April 25, 2019 / 9:43 PM / a month ago

News coverage of violent events may contribute to 'cycle of distress'

(Reuters Health) - In the wake of violent events like mass shootings or natural disasters, people who watch the most media coverage of the story are more likely to show post-traumatic stress symptoms months later, a small U.S. study suggests.

After the 2013 Boston Marathon bombing and after the 2016 Pulse nightclub shooting in Orlando, Florida, researchers repeatedly surveyed more than 4,000 U.S. adults who hadn’t been involved in the events.

“We found that individuals who consumed more bombing-related media in the aftermath of the bombings were more likely to exhibit posttraumatic stress symptoms and fear of future negative events over time - and they were then more likely to consume more media in the aftermath of the Pulse Nightclub massacre in Orlando, Florida three years later,” said senior study author Roxane Cohen Silver of the University of California, Irvine.

“And, the more individuals consumed media in the aftermath of the Pulse Nightclub massacre, the more distress they reported in response to that mass violence event,” Silver said by email. “Trauma-related media exposure perpetuates a cycle of increased distress and media use over time.”

Some previous research suggests that people are drawn to wall-to-wall news coverage of traumatic events as a way to ease their apprehension and cope with stress, the study team notes.

But the current study, published in Science Advances,suggests this can backfire.

Researchers found that repeated exposure to explicit violent content may exacerbate fear about future traumatic events, which in turn fuels more consumption of media coverage about the next bombing or shooting.

People are particularly vulnerable to this cycle of distress when they have personally experienced violence or when they have been diagnosed with a mental health disorder, the study team notes.

To understand the connection between stress and being drawn to media coverage of tragedies, researchers surveyed participants four times: shortly after the marathon bombing and nightclub shooting happened; six months later, and after one and three years.

Two years after the Boston bombing, people who had previously displayed symptoms of post-traumatic stress were more apt to worry about the potential for tragedy to strike again. And this worry was associated with tuning in to more media coverage and more symptoms of stress after the Pulse shooting.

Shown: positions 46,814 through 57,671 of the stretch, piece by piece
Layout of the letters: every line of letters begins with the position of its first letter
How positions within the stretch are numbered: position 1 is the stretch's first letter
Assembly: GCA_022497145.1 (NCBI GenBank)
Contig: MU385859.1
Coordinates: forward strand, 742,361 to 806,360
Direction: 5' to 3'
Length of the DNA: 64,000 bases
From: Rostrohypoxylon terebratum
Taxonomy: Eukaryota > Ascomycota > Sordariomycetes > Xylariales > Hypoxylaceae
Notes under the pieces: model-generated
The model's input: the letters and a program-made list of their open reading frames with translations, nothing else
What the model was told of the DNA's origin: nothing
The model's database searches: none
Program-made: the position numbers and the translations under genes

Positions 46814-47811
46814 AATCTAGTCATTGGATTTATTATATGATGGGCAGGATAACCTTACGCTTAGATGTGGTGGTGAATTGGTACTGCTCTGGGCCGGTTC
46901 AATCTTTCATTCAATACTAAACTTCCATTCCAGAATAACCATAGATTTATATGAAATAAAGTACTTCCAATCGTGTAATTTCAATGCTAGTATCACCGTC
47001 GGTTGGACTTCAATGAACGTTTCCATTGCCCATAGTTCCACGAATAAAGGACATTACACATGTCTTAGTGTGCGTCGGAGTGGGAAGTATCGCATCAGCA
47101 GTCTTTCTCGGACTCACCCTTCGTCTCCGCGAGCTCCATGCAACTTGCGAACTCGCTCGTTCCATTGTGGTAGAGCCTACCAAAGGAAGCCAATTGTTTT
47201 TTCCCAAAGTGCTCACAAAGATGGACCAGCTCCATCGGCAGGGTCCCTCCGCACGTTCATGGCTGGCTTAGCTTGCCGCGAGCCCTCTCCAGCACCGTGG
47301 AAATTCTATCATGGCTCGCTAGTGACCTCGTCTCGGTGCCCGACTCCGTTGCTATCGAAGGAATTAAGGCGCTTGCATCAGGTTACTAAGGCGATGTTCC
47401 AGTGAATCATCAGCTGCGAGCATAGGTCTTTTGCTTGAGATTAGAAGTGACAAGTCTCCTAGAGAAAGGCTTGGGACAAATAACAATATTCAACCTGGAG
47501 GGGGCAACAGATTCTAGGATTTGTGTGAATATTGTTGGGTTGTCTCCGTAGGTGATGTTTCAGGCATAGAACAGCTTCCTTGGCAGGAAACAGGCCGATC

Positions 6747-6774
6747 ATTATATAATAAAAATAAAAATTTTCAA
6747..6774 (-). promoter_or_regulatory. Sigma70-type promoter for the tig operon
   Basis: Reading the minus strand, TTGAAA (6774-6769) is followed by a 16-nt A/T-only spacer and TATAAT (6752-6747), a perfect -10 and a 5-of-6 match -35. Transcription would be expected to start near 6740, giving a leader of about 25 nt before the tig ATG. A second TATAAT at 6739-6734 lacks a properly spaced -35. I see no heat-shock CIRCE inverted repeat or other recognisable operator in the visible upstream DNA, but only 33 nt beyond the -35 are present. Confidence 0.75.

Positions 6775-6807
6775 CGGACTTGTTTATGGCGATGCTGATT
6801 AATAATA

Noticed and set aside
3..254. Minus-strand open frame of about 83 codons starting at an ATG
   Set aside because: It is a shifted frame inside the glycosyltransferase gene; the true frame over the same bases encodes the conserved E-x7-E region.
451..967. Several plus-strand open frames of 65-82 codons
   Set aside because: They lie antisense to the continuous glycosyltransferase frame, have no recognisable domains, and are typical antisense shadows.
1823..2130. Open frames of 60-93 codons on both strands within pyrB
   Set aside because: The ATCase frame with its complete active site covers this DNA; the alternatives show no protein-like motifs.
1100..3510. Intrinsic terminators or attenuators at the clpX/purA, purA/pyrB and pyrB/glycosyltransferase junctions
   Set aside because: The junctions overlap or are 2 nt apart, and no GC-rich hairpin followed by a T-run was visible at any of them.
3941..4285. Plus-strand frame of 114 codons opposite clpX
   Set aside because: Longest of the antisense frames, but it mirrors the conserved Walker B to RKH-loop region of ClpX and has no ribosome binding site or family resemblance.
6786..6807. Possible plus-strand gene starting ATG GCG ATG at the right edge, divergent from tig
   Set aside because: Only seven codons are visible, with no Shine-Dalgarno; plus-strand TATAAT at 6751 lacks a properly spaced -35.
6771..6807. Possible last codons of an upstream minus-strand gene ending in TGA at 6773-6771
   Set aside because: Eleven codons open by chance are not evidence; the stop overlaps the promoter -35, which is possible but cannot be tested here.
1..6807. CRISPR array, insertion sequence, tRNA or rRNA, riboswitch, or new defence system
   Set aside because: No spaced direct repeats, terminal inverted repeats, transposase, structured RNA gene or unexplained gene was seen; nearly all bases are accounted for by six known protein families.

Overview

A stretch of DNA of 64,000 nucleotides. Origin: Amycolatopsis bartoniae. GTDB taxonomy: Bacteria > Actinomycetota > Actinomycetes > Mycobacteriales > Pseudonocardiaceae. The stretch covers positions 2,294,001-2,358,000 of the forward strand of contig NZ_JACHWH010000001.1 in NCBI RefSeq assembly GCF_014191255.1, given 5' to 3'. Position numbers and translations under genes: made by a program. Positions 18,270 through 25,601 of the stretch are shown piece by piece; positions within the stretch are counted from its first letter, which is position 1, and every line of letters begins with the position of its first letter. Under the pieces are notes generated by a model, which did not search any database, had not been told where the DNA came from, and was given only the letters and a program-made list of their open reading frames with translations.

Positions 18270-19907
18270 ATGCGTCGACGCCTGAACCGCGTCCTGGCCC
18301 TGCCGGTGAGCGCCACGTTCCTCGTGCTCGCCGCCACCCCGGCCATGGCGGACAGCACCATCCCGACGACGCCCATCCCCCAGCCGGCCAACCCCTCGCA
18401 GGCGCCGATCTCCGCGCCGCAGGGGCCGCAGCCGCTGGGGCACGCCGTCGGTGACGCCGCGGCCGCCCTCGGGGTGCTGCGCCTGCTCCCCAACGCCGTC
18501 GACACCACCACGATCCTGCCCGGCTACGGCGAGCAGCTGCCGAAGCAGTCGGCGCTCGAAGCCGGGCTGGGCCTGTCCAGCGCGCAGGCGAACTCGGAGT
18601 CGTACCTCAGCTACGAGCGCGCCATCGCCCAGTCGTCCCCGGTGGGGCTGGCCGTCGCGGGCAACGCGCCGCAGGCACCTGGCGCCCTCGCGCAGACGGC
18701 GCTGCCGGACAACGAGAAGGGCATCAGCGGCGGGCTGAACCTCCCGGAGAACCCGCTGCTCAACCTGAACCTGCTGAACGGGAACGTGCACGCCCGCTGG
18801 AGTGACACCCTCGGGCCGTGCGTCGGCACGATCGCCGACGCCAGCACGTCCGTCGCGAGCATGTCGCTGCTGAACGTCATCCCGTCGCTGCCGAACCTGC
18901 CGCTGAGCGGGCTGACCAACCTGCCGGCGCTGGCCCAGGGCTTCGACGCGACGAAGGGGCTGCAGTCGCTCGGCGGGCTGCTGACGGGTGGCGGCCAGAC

It may be hard to do, but some people really may need to turn off the news, said Ziming Xuan of the Boston University School of Public Health.

“We do not know how much is too much, but if one feels not comfortable already, it is wise to refrain from further exposure and to speak to someone who can help,” Xuan, who wasn’t involved in the study, said by email.

“This is perhaps more important for children and young adults who are increasingly exposed to social media, and also for those who experienced PTSD,” Xuan added.

Not all media are the same, and the amount of stress some people experience may depend on where they’re getting their information, said Aaron Kivisto, a psychology researcher at the University of Indianapolis who wasn’t involved in the study.

“There’s a tremendous amount of variability in the types of media accessible to the public, and some options present a clear risk of traumatization and no amount of consumption should be considered safe,” Kivisto said by email.

“While most acts of mass violence covered by the media soften the visible realities of the situation, internet-connected viewers are able to traumatize themselves unwittingly at the click of a button,” Kivisto advised.

“For example, the recent Christchurch shooting included live video recorded by the shooter and was made available to anyone with an internet connection, and terrorist groups like ISIS have distributed graphic videos for years,” Kivisto said. “Media viewers need to be cautious to avoid inadvertently traumatizing themselves by following their curiosity.”

SOURCE: bit.ly/2UwsSQE Science Advances, online April 17, 2019.

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